News Release

The view from above

Researchers use remote sensing and field observations to paint a clearer picture of giant kelp dynamics in the Santa Barbara Channel

Peer-Reviewed Publication

University of California - Santa Barbara

What factors drive the health, growth and productivity of giant kelp? There are several, but according to researchers at UC Santa Barbara and at Woods Hole Oceanographic Institution (WHOI), what you see depends on the scale at which you’re observing.

“Depending on your spatial scale of observation — whether you are looking at kelp forests regionally or really honing in on a specific local area — the patterns that manifest at these scales may be indicative of different drivers,” said Tom Bell, a project scientist at UC Santa Barbara’s Earth Research Institute and assistant scientist at WHOI, and lead author of a paper published in the Proceedings of the National Academy of Sciences. Being able to observe the different drivers of giant kelp productivity and health across various scales, he said, can yield a more nuanced, current understanding of how kelp forests respond to changing climactic conditions.

A Foundation Species
Giant kelp (Macrocystis pyrifera) are the largest marine algae in the world. Stretching to more than 100 feet in height, they can be found in dense patches along the California coast. They are host to a wide array of marine animals that rely on them for food, shelter and to rear their young. People, too, rely on kelp forests for recreation and to support and attract fish and other seafood.

“Giant kelp is a foundation species and has an outsized role in the dynamics of kelp forest ecosystems,” said David Siegel, a professor of oceanography at UCSB and a co-author on the paper. As a result, he added, resource agencies and conservation groups are interested in monitoring and managing these ephemeral systems using novel remote sensing tools developed at UC Santa Barbara.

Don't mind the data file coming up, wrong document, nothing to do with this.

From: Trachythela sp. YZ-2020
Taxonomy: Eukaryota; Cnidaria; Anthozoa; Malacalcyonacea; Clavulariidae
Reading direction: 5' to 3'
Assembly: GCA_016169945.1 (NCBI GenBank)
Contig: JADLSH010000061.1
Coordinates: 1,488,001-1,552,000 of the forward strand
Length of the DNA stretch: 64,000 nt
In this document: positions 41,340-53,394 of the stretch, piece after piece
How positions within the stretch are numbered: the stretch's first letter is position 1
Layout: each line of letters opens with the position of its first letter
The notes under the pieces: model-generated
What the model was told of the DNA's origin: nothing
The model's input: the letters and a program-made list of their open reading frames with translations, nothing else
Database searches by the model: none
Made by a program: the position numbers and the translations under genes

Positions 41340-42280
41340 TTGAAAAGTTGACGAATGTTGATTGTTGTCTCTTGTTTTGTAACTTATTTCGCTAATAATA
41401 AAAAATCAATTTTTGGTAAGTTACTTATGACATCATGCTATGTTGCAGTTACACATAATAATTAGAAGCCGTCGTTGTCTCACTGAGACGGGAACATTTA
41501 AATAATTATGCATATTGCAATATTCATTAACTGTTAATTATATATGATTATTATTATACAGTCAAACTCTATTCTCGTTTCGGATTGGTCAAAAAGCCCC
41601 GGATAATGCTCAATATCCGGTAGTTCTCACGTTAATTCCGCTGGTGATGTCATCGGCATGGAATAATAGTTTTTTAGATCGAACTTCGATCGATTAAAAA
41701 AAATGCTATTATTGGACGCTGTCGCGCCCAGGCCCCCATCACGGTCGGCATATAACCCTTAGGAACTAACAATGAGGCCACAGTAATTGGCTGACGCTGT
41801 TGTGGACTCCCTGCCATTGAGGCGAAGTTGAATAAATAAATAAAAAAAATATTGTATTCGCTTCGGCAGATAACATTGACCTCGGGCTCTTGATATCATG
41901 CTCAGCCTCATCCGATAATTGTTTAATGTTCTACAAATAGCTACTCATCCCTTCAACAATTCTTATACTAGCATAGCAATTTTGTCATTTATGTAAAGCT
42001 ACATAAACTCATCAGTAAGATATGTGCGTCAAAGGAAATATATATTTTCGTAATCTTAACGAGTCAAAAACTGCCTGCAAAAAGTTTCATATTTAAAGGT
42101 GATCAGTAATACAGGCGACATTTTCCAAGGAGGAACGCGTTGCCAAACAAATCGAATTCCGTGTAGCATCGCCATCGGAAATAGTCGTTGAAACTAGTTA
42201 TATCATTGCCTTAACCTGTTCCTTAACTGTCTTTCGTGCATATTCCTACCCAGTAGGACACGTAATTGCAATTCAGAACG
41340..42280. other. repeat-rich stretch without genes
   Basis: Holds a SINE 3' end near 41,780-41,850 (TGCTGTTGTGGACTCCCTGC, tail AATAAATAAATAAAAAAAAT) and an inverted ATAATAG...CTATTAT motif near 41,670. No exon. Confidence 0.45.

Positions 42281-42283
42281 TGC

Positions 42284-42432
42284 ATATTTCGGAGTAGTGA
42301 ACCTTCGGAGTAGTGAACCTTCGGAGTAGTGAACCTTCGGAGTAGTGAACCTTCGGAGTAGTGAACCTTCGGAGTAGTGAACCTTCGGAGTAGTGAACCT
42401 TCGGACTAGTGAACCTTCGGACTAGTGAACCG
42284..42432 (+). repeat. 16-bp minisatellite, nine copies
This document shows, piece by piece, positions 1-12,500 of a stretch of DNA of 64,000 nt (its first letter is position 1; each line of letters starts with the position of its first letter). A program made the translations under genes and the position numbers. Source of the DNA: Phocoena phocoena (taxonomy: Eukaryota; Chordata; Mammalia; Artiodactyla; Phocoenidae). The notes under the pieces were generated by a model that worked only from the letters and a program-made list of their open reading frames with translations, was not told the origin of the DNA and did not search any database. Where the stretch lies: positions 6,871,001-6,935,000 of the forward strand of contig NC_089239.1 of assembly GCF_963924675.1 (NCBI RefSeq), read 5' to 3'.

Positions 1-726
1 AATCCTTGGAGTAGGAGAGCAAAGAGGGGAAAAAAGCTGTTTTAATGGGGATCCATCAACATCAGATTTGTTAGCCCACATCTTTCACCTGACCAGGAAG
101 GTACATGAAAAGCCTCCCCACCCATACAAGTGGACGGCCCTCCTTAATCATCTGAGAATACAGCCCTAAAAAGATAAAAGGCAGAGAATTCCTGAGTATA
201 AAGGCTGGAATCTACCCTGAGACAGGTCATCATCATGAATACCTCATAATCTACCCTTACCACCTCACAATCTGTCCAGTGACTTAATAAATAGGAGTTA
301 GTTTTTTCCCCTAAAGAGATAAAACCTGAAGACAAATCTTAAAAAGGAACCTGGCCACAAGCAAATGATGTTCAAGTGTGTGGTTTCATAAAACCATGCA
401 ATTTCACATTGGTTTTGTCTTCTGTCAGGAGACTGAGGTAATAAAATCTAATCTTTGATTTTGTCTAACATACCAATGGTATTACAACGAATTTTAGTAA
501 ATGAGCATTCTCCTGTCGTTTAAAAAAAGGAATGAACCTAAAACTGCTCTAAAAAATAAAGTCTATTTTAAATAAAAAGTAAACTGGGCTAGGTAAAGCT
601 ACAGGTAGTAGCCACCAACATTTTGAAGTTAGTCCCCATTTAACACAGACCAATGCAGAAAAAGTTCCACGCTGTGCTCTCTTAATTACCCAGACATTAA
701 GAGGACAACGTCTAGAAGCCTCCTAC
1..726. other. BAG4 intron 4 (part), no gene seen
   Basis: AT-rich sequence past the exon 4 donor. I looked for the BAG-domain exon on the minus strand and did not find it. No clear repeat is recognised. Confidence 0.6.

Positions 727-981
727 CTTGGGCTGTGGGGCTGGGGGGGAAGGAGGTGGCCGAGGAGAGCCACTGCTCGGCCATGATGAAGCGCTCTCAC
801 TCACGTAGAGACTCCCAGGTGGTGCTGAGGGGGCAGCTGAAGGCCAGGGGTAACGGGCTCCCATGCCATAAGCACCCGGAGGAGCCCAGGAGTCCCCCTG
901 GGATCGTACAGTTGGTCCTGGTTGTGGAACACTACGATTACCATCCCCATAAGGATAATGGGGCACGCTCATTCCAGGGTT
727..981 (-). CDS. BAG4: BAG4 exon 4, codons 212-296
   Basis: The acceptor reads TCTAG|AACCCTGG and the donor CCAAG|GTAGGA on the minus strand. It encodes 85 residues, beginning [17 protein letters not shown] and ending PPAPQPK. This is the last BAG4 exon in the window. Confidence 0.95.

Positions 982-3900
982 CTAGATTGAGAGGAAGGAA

But what controls the changes in a kelp forest’s canopy cover? According to the researchers, discerning that requires assessing external interactions of kelp with the environment, as well as their internal biological processes — particularly senescence, or the kelps’ age-related physical deterioration over time. Making adequate assessments of both intrinsic and extrinsic factors has been a challenge, they say, because of “the inability to track both plant abundance and health on appropriate scales.” Field measurements tend to occur in discrete areas over small scales, and the lack of relevant measurements over large, continuous scales makes it difficult to tease apart how the environment and age demographics influence kelp populations.

A Bigger Picture